What does it take to spot a pop genius? To break a global act, to book a million-selling tour or reunite music legends to great acclaim - and huge profits? In this series, three music industry insiders reveal how the business really works.

Hits, Hype & Hustle: An Insider's Guide to the Music Business - Netflix

Type: Documentary

Languages: English

Status: Running

Runtime: 60 minutes

Premier: 2018-01-19

Hits, Hype & Hustle: An Insider's Guide to the Music Business - MTV - Netflix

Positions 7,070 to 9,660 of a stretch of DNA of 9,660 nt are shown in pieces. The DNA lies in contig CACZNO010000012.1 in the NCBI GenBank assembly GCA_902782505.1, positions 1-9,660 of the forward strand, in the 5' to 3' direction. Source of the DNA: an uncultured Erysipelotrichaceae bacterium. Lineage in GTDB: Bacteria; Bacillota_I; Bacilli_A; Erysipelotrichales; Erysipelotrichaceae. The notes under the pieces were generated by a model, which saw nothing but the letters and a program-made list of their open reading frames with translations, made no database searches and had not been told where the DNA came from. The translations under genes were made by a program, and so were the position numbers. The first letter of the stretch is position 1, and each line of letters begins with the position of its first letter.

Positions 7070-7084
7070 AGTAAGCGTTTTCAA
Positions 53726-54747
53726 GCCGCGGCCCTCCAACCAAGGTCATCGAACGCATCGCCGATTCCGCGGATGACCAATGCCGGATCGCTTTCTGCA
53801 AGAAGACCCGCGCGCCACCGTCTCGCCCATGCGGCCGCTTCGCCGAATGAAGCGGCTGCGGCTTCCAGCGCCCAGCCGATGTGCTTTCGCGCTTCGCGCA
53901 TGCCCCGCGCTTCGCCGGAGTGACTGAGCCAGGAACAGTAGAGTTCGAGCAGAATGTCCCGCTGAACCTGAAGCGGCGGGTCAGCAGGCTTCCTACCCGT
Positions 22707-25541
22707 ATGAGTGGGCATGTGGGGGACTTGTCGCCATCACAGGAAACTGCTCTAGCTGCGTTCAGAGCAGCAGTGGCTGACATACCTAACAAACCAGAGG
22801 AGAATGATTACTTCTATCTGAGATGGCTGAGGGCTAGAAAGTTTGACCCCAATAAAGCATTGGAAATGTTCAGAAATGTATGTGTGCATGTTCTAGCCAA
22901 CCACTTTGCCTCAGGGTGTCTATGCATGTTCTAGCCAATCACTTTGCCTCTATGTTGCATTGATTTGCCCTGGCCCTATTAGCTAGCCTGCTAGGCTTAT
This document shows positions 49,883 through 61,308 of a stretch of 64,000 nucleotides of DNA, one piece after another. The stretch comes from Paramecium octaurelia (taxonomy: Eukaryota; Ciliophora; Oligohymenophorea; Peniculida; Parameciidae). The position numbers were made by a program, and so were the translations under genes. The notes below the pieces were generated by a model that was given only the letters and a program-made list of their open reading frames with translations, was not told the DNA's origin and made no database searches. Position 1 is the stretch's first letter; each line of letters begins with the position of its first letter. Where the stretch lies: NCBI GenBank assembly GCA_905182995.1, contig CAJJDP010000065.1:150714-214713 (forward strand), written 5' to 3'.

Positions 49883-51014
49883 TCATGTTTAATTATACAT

MTV (originally an initialism of Music Television) is an American cable and satellite television channel owned by Viacom Media Networks (a division of Viacom) and headquartered in New York City. Launched on August 1, 1981, the channel originally aired music videos as guided by television personalities known as “video jockeys” (VJs). At first, MTV's main target demographic was young adults, but today it is primarily teenagers, particularly high school and college students. MTV has toned down its music video programming significantly in recent years, and its programming now consists mainly of original reality, comedy and drama programming and some off-network syndicated programs and films, with limited music video programming in off-peak time periods. It has also become involved in promoting left-wing political issues and progressive social causes. The network received criticism towards this change of focus, both by certain segments of its audience and musicians. MTV's influence on its audience, including issues involving censorship and social activism, has also been a subject of debate for several years. In recent years, MTV had struggled with the secular decline of music-related cable media. Its ratings had been said to be failing systematically, as younger viewers increasingly shift towards other media platforms, with yearly ratings drops as high as 29%; thus there was doubt of the lasting relevance of MTV towards young audiences. In April 2016, newly appointed MTV president Sean Atkins announced plans to restore music programming to the channel, including the return of MTV Unplugged. After nine years off air, TRL, MTV's flagship series, returned on October 2, 2017. MTV has spawned numerous sister channels in the US and affiliated channels internationally, some of which have gone independent, with approximately 90.6 million American households in the United States receiving MTV as of January 2016.